Sitting by the grave, I also thought back over the last six days since your dad died. So many new memories came to mind: the memory of your McMullin grandparents, aunts and uncles holding each other tightly and carrying one another's burdens. They allowed us to share their loss, graciously acknowledging Sean’s reach went beyond the roles of son and brother.

I thought about your Casner family showing their love through their presence. Your mom was never left alone, and every meal and bath and clothing item was handled by your uncles or aunts. Your cousins gladly took you under their wings, giving you a place of normalcy and safety.

I thought about how the loss of your dad affected our whole community. On Wednesday, Thursday and the following days, I noticed flags flying at half-staff at local schools, police stations and fire houses. When I passed the flags, my heart was heavy with a mixture of pride and sorrow: pride that I got to call Sean my friend and sorrow that I won’t get to hug him or laugh with him again this side of heaven.

I thought about you four boys. Over the past few days, all eyes were on you because the four of you are your father's legacies. You are the last - and lasting - gift he gave us. When we look at you, we see Sean. We see his eyes smiling after a good joke. We hear his voice in the way Ryan or Liam phrase their words. We see his lips when you smile, because you have the same light in your face that he did. Even now, it makes me ache to see the echo of your dad in you – but it makes me so tremendously happy, too. As you live, so does he.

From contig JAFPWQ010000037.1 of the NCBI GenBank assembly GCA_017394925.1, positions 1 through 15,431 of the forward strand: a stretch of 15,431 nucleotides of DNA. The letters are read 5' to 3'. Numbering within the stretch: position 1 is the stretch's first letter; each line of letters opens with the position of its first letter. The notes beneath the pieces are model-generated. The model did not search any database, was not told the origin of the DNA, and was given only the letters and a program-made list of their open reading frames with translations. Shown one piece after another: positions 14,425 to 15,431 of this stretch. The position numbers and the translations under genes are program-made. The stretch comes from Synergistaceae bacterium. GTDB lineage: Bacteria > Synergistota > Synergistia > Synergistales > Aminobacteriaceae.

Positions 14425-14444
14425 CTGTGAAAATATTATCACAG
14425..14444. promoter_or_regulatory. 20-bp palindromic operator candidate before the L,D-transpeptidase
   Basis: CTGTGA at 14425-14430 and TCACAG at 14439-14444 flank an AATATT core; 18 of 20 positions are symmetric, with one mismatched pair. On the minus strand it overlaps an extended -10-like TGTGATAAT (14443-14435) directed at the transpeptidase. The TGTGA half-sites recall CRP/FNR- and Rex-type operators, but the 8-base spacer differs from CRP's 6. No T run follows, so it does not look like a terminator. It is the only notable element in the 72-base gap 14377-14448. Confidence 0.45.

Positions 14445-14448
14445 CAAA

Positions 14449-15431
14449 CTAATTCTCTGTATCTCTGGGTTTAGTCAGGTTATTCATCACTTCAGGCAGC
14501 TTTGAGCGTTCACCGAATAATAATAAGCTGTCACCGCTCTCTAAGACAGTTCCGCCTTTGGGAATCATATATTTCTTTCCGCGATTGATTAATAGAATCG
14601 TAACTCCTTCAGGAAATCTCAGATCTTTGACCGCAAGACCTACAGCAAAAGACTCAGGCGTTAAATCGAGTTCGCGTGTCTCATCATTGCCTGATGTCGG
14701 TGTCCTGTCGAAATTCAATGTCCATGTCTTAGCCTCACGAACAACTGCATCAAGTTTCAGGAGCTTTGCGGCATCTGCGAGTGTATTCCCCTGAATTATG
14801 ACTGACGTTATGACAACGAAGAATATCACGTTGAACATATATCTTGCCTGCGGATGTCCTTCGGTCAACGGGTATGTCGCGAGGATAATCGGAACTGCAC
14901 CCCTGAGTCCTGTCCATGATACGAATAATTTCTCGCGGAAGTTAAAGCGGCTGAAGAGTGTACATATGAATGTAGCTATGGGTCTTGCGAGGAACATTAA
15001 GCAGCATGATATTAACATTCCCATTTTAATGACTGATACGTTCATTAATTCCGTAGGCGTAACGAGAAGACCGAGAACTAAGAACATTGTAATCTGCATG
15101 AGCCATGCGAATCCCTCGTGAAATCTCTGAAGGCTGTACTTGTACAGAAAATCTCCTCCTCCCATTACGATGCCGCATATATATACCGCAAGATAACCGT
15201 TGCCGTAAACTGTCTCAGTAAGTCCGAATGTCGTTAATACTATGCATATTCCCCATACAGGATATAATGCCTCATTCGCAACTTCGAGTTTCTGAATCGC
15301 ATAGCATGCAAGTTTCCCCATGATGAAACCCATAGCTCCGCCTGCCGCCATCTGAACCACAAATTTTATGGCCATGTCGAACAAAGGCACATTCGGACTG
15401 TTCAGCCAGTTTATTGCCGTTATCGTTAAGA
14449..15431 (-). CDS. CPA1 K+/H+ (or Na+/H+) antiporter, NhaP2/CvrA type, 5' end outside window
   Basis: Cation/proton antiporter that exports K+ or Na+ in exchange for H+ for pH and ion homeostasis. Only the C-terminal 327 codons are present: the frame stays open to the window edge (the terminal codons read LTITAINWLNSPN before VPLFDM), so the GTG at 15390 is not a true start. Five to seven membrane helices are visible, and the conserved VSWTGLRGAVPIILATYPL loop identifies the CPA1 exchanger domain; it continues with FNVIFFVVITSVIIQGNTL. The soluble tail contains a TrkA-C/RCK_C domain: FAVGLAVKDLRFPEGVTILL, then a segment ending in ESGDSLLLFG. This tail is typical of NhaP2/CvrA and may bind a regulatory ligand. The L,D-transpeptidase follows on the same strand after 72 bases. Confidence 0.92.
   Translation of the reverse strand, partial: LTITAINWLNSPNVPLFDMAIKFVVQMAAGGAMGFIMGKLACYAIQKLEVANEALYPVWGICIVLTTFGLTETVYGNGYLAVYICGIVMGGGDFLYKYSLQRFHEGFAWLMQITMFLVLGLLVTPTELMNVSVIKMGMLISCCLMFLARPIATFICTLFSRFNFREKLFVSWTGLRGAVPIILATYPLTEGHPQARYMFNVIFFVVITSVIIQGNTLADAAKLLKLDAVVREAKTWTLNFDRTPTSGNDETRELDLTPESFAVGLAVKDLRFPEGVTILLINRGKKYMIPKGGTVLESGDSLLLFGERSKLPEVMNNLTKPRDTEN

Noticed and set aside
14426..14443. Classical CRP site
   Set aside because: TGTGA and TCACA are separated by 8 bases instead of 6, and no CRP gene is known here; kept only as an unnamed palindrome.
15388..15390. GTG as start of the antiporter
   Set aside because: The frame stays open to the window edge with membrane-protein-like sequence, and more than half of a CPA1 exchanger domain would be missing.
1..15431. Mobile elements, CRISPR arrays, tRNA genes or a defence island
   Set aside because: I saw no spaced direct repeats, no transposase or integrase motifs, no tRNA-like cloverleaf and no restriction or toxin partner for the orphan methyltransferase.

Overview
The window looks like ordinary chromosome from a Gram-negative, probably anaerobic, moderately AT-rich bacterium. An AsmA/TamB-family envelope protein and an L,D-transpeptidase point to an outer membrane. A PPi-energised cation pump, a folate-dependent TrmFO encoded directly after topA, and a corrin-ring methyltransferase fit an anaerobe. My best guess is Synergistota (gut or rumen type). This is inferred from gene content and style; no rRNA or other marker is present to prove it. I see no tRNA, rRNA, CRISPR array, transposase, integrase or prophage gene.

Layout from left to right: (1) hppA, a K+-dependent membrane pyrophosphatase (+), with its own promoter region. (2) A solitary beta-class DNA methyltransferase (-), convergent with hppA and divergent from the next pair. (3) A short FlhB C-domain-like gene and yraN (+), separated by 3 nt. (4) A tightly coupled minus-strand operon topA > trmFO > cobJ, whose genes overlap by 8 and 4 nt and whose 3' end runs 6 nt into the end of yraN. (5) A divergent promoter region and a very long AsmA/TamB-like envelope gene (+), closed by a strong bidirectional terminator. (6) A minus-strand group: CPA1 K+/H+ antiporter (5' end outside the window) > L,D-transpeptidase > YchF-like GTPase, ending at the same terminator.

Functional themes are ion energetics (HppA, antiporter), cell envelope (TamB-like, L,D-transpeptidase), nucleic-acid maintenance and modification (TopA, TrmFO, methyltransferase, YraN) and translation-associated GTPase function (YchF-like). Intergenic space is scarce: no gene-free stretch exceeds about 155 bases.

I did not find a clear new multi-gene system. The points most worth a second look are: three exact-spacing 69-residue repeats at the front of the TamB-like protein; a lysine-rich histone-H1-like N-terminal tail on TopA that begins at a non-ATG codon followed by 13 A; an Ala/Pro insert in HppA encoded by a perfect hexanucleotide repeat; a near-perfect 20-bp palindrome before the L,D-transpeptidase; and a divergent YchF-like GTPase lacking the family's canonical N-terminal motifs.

There will be hard days, and there will be easy days. There will be days you feel like things have gotten “normal” again and you’ll be lulled into thinking the hard days are past you. And then somehow, things will feel hard again and you’ll remember life in two parts: life before and life after September 24, 2016.

You have a heavy load to shoulder, but I believe in you. You are Casner-McMullins, and your lineage is your best defense for the road ahead.

And even more than that? You have some deeply good-hearted people on your side, and I’m not talking only about your relatives. You have a community of first responders who want to take you under their wings. You have friends, neighbors, school alumni, church members, and random people your dad helped rescue during his career – people who want to help you succeed and are willing to carry your grief with you.

I am one of those people. Although my individual impact is very small in the grand scheme of people who support you, I’m praying for God to bind all our small hands together so we can carry you and your mom through these days.

Your dad's death took us all by surprise, and it reminded us to love deeper and better and more fully. Your mom told me you've been talking about keeping your eyes open for the helpers when tragedy happens, and I hope compassion and empathy help your eyes stay open through the coming years.

Never forget how loved you are, Finn. You have your dad’s wit and straight-shooting character, never mincing words and always “telling it like it is.” You made him laugh. A LOT!

Owen, I hope you never stop hearing your dad’s voice calling you “Owie.” Don’t forget the memories of him letting you sleep on his belly. You were his little guy, and he protected you and carried you close.

Liam, you are like your dad in the way you march to the beat of your own drum. You aren’t afraid to stand out, and you stick to your convictions. It’s like your dad listening to crazy music no one ever heard of or shopping at British clothing stores. He loved the unusual and unique, and you are so like him in that way.

Never stop seeing your dad’s smile in your eyes, Ryan. You are his first child, and firstborn sons get special blessings from their fathers. Your blessing is in the character your mom and dad handcrafted and labored over these last 12 years. He was always so proud of you.

Each of you are so loved and precious to countless people, including me.

I love you boys!